An artificial facet joint inserted in her lower spine three months ago has made a night-and-day difference in her level of physical activity and mental outlook, a Durango woman says.
The artificial joint duplicates the job of a natural one. Located on the back of the spinal column, the facet joint holds the vertebrae of the lumbar region together and controls movement and flexibility.
"I was in an amazing amount of pain, so bad I was bent over and using a cane," Janet Spear said in a recent interview. "My life was on hold because I was restricted - literally - to moving from chair to chair. Walking half a block was out of the question."
It was the cruelest of fates because she had always been active, said Spear, 65, a fiber artist and founder in 1995, with two sons, of Lady Falconburgh's bar in downtown Durango. The bar since has been sold.
The incapacity came on virtually overnight, Spear said. She was in Florida in December when she noticed an odd twinge in her hip and leg. Pain struck in earnest on Jan. 10 in Durango, and by Jan. 20 she was hobbling in excruciating pain.
Magnetic resonance imaging revealed that two cysts were putting pressure on her spinal nerves. The cysts were drained, but two days later the pain returned. Spear was referred to Durango spinal surgeon Dr. Jim Youssef, who was preparing to join a nationwide clinical test of an artificial facet joint.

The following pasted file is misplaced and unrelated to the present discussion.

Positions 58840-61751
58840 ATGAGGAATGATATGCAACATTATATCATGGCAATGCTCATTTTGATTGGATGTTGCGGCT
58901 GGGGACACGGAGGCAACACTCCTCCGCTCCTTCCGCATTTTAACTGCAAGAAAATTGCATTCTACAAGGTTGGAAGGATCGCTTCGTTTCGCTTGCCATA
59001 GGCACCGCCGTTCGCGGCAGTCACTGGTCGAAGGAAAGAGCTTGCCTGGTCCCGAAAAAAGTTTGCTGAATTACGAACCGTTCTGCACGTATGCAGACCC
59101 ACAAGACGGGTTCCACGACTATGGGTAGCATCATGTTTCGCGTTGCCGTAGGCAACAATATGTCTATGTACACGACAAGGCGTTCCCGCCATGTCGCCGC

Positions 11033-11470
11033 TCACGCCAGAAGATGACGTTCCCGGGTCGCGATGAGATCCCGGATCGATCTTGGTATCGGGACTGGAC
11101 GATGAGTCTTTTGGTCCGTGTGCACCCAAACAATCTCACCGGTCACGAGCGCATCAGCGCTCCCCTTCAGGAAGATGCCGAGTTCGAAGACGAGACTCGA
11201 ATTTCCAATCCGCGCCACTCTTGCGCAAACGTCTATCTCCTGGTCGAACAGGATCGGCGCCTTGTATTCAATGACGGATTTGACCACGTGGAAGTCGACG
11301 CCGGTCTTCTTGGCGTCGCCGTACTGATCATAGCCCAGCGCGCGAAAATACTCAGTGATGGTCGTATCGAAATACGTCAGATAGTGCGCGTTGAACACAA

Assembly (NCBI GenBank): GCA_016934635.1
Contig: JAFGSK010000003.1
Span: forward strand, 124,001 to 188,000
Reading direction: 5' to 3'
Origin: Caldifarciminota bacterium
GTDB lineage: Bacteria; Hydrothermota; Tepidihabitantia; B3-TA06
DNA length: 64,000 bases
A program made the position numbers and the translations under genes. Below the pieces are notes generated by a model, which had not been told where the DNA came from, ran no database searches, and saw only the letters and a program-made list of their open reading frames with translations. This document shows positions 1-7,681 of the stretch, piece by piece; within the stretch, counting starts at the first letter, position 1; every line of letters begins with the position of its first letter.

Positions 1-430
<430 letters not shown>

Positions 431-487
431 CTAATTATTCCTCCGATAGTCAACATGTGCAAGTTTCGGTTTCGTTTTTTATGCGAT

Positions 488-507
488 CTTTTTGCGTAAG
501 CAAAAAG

Spear had surgery March 17 and was back on her feet the same day. In spite of being fitted with a brace that she said made her walk like Frankenstein, she did 18 laps around the recovery ward, the equivalent of one mile. She recuperated for four weeks at home, then began physical therapy - stationary bike, treadmill, stretching and walking.
"I could tell as soon as I stood up after surgery that the pain in my hip and leg was gone," Spear said. "Since I left the hospital, I've continued to walk - two to five miles a day - rain or shine."
Now, with her life back to pre-op level, she can drive to Santa Fe to see family or prepare a sit-down dinner for six at her place.
"It's been an interesting journey, going from chasing grandchildren to being in such pain as to need surgery," Spear said. "I could have tried other remedies - not drugs because I'm allergic - but I opted for the artificial facet joint.
"I feel independent and pain-free," Spear said. "I'm always in high gear."